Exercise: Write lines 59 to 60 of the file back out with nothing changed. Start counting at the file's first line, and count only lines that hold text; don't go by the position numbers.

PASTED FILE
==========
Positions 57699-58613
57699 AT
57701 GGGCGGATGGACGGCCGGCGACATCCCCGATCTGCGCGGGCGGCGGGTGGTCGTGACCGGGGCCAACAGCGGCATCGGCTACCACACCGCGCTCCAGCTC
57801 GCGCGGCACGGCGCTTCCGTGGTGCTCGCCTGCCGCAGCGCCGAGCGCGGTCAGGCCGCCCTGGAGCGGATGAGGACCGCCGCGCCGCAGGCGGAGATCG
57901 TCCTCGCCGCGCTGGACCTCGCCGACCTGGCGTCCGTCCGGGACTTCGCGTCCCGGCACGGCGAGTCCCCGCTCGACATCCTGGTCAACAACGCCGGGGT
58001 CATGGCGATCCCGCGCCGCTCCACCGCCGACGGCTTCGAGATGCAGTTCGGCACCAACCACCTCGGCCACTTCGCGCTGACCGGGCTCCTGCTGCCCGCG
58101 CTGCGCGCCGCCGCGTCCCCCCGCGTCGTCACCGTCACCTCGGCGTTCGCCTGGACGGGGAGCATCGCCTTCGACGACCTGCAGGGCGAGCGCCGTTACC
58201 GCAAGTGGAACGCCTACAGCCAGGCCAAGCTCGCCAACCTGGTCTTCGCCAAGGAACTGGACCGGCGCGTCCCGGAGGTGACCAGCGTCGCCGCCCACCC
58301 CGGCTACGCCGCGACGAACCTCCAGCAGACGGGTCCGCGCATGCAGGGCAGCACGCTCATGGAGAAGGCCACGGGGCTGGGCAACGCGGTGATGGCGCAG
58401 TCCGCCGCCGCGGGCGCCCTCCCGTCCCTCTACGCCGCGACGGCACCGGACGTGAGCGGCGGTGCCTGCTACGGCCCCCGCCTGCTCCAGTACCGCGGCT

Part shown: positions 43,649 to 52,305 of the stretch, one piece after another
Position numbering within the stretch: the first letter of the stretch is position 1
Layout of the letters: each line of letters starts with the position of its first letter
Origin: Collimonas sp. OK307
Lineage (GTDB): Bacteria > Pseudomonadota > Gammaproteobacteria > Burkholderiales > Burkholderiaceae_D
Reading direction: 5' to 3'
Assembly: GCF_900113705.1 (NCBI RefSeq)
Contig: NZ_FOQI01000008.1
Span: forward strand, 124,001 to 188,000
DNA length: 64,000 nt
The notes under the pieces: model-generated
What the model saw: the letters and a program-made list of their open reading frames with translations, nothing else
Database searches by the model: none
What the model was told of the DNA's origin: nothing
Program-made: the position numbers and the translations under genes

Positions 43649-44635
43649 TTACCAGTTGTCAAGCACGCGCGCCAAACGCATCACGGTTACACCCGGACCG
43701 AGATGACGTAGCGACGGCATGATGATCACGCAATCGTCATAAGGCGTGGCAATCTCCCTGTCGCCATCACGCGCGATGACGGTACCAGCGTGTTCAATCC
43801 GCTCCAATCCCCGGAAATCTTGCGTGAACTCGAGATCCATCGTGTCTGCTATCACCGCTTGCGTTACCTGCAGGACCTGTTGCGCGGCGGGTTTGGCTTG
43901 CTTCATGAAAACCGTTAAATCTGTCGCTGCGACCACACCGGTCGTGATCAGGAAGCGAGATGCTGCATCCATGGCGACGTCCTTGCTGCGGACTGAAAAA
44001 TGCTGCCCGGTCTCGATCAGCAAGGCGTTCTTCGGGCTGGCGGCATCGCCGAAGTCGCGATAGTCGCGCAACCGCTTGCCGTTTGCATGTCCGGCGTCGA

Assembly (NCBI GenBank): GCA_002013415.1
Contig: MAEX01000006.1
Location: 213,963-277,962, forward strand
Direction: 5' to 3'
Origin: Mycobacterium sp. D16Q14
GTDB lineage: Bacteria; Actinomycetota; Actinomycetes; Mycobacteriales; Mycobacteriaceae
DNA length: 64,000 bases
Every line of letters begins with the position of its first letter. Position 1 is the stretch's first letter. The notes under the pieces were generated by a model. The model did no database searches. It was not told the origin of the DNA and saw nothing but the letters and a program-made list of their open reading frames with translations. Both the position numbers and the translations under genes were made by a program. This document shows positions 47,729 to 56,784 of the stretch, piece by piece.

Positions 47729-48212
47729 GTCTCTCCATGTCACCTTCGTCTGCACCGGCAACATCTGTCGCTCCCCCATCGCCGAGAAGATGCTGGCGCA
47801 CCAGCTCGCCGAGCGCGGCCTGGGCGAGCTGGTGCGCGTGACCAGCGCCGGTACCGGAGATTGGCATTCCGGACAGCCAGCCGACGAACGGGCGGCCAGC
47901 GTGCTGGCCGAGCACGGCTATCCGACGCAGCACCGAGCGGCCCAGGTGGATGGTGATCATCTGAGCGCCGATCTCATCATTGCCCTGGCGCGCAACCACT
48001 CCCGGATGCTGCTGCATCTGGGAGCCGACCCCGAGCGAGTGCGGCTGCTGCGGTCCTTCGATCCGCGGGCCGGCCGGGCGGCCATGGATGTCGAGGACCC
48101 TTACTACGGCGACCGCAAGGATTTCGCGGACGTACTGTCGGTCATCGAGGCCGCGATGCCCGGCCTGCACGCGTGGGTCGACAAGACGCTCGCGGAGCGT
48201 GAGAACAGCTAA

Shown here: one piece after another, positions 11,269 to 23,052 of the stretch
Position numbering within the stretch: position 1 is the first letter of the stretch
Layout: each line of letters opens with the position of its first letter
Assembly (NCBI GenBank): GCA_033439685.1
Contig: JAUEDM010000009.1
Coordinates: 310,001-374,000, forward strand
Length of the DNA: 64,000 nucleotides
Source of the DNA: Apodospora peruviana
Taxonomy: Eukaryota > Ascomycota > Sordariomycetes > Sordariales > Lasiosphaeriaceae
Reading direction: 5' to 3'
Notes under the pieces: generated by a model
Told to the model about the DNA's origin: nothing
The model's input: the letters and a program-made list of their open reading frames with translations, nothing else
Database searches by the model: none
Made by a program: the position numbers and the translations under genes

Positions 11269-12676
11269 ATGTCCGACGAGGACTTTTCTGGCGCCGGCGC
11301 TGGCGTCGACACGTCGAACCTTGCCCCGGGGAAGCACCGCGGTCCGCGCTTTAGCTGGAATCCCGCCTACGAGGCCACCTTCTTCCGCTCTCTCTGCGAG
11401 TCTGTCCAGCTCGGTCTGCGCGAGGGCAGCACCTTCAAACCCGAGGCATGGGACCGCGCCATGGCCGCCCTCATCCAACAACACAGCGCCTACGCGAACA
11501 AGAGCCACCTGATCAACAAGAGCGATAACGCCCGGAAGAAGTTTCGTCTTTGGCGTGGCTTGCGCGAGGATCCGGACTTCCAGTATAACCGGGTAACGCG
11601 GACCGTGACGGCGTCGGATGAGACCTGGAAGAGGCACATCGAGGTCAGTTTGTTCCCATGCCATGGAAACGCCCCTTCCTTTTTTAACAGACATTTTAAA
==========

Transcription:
The model's input: the letters and a program-made list of their open reading frames with translations, nothing else
Database searches by the model: none